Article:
But this show is not really about the plot as much as it is about how this cast mines the material for comic gold.  Rylance and Chahidi seem to move as if they were hovercraft--hardly touching the ground as they sashay across the stage. It accentuates their delicacy as ladies of the court but is a fantastic physical gag. Even with men playing female characters, no one is "acting" feminine as much as they are acting their characters. I applaud the cast for laying the comedy on heavy but the gender dynamics more gingerly.  The comedy comes from the situations, characters and play and not from the use of an all male cast. 

Rylance finds his inner Carole Lombard as he gets more and more desperate for Cesario's attention. Whether "losing a shoe" which she hurls at Cesario as a ruse to stick around or defending her love with whatever weaponry is at hand, Olivia is relentless in her pursuit.  Here men and women have been bitten by love and the desperation goes in both directions.  Once mistaken for Cesario, Sebastian gets a "taste" of Olivia and Barnett (who I loved in Richard III) gives another great performance as Sebastian (albeit in a smaller role).  His stunned double-take moment after his kiss with Olivia is almost as good as his venomous curtsy in Richard III. I liked Chahidi's gleeful turn as Maria.  It was wonderful to see Stephen Fry on the stage after his long absence.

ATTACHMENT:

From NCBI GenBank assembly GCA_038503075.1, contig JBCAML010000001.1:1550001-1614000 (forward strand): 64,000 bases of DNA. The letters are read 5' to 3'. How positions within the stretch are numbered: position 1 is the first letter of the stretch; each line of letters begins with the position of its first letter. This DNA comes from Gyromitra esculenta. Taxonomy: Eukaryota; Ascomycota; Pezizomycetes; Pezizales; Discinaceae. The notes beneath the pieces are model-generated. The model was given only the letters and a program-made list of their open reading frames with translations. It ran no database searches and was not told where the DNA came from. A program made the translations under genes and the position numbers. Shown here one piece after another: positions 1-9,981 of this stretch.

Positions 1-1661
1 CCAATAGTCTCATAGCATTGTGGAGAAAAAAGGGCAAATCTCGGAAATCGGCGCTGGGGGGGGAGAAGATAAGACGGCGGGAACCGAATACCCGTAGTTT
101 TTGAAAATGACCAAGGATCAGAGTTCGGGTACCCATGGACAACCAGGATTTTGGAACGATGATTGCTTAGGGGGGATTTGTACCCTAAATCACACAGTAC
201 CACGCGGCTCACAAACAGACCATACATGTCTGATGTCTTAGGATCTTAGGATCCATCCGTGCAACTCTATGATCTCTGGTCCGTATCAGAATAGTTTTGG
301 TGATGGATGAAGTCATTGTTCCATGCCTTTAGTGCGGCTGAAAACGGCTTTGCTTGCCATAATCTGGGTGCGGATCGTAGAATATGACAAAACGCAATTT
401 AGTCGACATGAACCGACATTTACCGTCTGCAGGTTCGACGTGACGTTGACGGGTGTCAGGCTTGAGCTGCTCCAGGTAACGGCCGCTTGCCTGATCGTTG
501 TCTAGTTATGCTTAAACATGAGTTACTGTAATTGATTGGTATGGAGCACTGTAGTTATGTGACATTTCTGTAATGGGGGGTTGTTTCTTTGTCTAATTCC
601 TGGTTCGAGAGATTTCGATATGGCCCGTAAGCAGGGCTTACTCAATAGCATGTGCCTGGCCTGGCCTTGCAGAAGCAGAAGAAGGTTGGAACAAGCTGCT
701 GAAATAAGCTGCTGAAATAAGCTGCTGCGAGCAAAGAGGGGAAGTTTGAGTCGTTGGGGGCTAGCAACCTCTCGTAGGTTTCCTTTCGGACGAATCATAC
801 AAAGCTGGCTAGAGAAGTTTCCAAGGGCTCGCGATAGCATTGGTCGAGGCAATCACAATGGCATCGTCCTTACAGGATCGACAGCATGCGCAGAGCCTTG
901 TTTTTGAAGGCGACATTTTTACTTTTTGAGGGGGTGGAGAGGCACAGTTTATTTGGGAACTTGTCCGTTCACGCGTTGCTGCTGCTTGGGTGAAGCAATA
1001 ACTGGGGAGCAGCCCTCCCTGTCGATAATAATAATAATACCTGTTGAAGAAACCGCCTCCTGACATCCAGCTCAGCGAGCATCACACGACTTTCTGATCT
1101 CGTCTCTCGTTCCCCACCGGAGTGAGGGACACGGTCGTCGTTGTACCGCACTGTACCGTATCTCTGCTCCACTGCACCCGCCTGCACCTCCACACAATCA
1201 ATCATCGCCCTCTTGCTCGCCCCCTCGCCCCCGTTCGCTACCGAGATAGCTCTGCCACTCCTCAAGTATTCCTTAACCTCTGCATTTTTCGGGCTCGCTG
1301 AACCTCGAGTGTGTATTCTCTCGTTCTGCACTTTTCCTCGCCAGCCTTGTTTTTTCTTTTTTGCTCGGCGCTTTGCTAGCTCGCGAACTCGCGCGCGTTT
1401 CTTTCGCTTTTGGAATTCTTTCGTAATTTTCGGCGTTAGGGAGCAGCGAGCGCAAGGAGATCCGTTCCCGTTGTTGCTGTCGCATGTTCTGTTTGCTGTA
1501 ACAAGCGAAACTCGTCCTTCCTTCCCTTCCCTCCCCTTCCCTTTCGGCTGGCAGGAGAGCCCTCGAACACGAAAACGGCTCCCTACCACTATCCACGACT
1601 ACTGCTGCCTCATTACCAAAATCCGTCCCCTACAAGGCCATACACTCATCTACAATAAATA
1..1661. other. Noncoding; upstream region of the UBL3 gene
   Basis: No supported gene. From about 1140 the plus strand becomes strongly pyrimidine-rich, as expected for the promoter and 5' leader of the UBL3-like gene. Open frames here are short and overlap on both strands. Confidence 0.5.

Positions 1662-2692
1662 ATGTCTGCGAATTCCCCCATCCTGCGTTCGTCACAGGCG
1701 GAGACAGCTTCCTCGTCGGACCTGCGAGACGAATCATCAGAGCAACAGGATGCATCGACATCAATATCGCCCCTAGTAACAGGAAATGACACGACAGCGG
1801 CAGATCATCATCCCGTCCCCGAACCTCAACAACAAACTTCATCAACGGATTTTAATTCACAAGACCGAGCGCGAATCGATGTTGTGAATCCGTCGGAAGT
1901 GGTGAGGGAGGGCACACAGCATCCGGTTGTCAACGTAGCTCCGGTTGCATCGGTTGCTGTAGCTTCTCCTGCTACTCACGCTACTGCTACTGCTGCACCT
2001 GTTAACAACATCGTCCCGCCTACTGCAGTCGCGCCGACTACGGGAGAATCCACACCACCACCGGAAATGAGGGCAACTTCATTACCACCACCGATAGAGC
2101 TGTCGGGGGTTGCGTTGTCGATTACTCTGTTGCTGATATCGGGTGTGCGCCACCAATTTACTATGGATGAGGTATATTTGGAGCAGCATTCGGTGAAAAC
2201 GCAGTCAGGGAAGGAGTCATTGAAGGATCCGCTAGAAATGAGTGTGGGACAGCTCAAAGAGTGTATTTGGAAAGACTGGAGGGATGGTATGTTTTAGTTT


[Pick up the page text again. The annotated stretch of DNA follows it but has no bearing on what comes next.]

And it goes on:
Following upon the same style as Richard III, there are musicians playing Renaissance instruments throughout the show--though here the cast starts the second half of the show with a song and ends the play with a song and dance.  The lightness and joy was infectious and you'd be hard-pressed not to leave this show with a giant smile on your face.

Sunday, December 16, 2012

Golden Boy: Beautiful Burnout